Kirsty Kennedy weighs 308lbs and she claims she’s unable to get a job due to being “too fat” to work.
In a span of seven years she’s never held a full-time job and has been collecting government benefits, at the expense of the taxpayer, the entire time. However, she claims that she’s attempted getting a job but is always rejected which she believes is a direct result of being overweight. As a result, she lives with her unemployed, overweight parents and admits to hiding chocolate under her bed for late-night binges.
“I’ve applied for Poundland. I think Iceland are getting fed up with me asking all the time but I am just getting to the point I’ll just take anything,” Kennedy, who does volunteer work delivering food to the elderly, said. “I think people just look at me and think, ‘Oh, she’s too heavy and we cannot take her.’ I am willing to get a job. I am trying to tell people I am here and give me a chance.”
Kennedy also believes that employers are turned off by her mild learning disability, which she was diagnosed with at age 18.
According to Kennedy, a thyroid problem has contributed greatly to her weight issues.
“I’m on medication because of my thyroid so I have to work twice as hard as someone else to start seeing the results in my weight loss,” she said. “But even if I lose a pound or two, the doctor does encourage me. It’s going slowly but it is going in the right direction. I have good days and bad days — too many packets of crisps and too much chocolate.”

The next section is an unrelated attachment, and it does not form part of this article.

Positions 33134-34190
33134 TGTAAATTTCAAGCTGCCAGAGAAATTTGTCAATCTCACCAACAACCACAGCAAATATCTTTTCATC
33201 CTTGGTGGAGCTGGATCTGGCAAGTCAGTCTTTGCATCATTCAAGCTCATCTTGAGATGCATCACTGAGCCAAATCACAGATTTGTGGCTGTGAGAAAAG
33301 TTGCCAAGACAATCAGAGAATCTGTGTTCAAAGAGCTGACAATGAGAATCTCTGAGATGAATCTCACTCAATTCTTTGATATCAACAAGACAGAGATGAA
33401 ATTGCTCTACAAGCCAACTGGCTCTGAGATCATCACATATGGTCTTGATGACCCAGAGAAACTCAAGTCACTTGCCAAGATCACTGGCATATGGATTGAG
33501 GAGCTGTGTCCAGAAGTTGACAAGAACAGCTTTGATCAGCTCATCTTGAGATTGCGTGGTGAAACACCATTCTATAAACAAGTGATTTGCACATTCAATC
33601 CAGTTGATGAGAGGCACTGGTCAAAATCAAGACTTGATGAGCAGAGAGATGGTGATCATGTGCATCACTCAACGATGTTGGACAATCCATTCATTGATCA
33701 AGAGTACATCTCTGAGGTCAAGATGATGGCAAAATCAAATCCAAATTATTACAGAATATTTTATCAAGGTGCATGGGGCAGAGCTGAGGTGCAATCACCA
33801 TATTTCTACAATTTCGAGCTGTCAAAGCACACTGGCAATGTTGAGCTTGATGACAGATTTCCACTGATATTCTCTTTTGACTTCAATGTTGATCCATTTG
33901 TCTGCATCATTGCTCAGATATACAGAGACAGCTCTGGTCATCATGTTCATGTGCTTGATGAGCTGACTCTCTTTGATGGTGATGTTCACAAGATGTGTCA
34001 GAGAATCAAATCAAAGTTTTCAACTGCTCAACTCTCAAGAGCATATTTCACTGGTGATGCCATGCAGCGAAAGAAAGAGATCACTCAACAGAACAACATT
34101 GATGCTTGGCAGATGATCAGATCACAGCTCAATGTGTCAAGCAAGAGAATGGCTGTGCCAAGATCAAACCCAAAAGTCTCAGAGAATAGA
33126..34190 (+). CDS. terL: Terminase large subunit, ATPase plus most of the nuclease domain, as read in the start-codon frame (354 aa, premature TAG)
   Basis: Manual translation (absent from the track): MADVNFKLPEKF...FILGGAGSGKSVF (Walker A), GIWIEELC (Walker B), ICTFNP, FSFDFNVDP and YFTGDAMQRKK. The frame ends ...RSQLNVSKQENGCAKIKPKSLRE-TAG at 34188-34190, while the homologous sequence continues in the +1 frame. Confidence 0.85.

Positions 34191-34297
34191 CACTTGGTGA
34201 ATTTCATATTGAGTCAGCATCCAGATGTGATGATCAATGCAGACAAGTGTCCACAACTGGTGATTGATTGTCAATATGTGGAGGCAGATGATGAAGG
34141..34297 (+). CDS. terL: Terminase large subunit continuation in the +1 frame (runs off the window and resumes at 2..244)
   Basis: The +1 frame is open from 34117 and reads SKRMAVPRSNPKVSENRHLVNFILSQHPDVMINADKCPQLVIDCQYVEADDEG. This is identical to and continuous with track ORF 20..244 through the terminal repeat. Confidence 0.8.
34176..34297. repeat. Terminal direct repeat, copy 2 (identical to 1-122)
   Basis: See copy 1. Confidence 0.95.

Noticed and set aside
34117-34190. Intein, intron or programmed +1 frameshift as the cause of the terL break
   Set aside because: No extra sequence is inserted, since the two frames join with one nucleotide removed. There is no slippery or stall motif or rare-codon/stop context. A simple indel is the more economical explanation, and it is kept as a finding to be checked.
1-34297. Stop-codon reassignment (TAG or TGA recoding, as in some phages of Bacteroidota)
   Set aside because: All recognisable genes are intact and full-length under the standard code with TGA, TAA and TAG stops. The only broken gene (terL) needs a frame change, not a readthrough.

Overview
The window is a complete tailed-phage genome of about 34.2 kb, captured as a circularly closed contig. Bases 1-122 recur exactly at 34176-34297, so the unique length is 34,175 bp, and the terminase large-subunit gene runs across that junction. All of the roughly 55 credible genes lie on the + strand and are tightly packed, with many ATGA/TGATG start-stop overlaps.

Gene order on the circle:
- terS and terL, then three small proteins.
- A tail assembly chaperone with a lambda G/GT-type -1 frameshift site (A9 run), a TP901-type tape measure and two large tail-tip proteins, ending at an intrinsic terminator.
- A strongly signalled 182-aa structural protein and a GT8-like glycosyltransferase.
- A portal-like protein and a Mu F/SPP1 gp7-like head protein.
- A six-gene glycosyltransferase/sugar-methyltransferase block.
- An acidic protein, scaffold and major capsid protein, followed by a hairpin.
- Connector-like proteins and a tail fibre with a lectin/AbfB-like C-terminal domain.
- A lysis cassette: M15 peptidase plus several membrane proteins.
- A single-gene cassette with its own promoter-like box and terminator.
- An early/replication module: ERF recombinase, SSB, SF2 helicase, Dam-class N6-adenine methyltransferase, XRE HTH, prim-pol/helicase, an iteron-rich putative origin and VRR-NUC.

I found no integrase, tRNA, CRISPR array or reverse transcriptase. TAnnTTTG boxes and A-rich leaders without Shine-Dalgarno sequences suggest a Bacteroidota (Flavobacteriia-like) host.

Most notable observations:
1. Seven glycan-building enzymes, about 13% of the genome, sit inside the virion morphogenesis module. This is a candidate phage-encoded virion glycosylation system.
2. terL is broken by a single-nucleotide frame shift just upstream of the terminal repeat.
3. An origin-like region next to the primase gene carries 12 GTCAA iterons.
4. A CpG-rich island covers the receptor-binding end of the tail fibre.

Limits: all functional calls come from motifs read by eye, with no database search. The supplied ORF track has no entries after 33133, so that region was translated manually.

Kirsty’s 57-year-old mother of four, Rosie, said she had previously held a job but the fat gene ran in the family, but denied the family were scroungers.
“You see big women working in supermarkets. I have been big for a long time. I worked in fields and factories and I did that for 14 years,” she said. “I’m just fat. I won’t lie. I eat all the wrong things. I don’t eat big meals but I do eat the wrong things. I did manage to lose three stones. But I buy veg and then it doesn’t get used and it’s a waste of money.
“I know I could get up and go out there for a walk. But I can’t be bothered. It’s laziness,” Rosie added. “But we’re are not scroungers. If we don’t have a penny we go without.”